To look back in Drew Acorn history we dug through our archives to see what Drewids have felt compelled to write about. This article was originally published in The Drew Acorn on Fri., Feb. 24, 1978. Disclaimer: this article is outdated and problematic. The Acorn understands the erasure of gay women in this piece.
Oppression is in our midst–oppression so subtle that most are not even aware of it. I am talking about the oppression of gays on this campus. What is needed is education about gay life in general so as to dispel the myths associated with homosexuals. More importantly, what is needed is dialogue between gays and straights.
The issue here is homophobia–the fear of gays on the part of both gays and straights. As with any phobia, the symptoms are an illogical fear of an object or situation, in this case gays. The root of the problem lies deep and thus the persons involved are often unconscious of the condition. The fear is covered up with aggression, and thus oppression is born. But what is being covered up? What is the real fear?
This has to do with another feature of phobias in general, for the stimulus is often a symbolic representation of the true source of fear. What then is the source? It is the projection of the “feminine” stereotype. By the “feminine”, I mean those behavior patterns which are receptive: intuition, art, music, literature, home, family, child rearing, cooking, etc. All those things we in our culture associate with women through social conditioning.
But these traits are no more inherent in women than is the “masculine” to men. Associated with the “masculine” are those things that are aggressive: reason, science, mathematics, office, business, military, mechanics, etc. Both the aggressive and the receptive belong to both male and female. It is just that one becomes associated with the male and the other with the female due to cultural stereotyping. This, then, is the start of oppression.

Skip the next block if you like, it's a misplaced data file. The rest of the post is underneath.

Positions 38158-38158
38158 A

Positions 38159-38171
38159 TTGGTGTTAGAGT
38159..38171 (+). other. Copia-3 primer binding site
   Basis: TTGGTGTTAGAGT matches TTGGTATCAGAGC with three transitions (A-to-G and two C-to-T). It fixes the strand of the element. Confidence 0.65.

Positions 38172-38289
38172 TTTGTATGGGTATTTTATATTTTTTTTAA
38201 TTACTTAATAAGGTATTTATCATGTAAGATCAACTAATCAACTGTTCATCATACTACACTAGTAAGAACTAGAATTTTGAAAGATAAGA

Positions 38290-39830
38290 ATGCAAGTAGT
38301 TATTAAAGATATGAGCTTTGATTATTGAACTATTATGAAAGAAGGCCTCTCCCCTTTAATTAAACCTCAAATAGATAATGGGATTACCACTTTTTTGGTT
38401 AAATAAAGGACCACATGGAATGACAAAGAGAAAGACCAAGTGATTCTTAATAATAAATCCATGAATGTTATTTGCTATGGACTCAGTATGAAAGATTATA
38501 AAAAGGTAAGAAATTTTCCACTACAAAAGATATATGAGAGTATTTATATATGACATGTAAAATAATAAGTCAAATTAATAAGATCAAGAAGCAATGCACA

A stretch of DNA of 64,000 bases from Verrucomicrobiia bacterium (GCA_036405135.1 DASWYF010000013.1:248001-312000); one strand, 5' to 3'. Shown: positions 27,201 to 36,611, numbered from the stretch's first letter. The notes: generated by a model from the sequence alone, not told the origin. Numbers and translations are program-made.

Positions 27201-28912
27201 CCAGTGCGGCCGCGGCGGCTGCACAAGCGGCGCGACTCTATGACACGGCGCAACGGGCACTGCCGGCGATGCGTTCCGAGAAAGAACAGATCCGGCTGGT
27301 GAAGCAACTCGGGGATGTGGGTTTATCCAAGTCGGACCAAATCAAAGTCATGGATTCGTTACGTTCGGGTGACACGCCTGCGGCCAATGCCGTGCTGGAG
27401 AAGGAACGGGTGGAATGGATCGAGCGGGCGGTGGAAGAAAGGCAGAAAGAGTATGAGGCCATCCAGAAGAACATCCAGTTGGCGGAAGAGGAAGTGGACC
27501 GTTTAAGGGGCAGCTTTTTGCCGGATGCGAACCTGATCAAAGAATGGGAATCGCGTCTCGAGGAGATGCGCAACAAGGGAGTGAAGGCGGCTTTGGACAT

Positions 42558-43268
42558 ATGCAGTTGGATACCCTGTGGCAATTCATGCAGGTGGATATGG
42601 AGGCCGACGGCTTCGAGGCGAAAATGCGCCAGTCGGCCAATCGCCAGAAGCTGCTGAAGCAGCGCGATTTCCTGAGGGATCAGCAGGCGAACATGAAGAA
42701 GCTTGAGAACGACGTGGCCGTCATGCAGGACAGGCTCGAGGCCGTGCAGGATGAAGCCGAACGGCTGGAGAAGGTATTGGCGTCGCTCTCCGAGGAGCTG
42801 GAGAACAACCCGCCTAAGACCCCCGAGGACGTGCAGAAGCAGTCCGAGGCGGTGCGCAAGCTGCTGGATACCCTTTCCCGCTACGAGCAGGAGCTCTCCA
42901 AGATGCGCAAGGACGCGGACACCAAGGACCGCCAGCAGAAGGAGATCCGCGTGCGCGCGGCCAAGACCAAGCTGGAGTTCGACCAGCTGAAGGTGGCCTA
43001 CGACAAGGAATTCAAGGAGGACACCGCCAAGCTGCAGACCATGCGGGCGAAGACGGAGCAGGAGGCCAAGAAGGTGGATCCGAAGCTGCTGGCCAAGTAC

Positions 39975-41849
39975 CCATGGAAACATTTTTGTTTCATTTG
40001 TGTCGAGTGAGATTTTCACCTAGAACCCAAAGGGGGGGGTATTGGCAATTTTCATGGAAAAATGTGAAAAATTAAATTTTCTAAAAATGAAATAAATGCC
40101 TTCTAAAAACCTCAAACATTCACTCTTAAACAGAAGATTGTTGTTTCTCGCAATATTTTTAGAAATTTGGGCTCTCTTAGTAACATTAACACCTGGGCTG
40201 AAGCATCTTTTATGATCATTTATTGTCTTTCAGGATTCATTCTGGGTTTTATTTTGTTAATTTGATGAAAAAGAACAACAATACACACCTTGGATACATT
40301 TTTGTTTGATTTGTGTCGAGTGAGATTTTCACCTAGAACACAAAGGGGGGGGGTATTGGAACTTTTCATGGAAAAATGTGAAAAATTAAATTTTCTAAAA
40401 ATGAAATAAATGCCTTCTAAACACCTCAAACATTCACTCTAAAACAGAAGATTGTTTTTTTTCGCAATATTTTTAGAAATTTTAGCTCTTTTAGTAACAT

Unfortunately for us, gays, like women, have been stigmatized with the “feminine”, which does not fit us anymore than it does women. The fact is that the variation within the gay population is as diverse as it is anywhere else. In the gay world you will find everything from the more effeminate stereotype to the macho football player type. In fact it was quite a revelation to some to learn that even football players can be gay, specifically Dave Kopay. Another stereotype down the drain.
What must be realized is that the stigma associated with gays is totally unfounded. As with any prejudice there are just no facts to back it up. We would all be better off if people would stop thinking of gays as “pansies” and recognize the true person behind the label. History has repeated this lesson with Blacks, Jews, and women. Now you can add gays to the list.
You were my friend before you knew I was gay—why not now? Perhaps the worst offender is the closet gay himself–the gay person who cannot accept condition and joins in the persecution. You of all people have no excuse save hypocrisy. There are more gays on this campus than people care to think. Come out and support us. We know who we are–do you? Gay, straight, or bi. We love you for what you are–can you love us?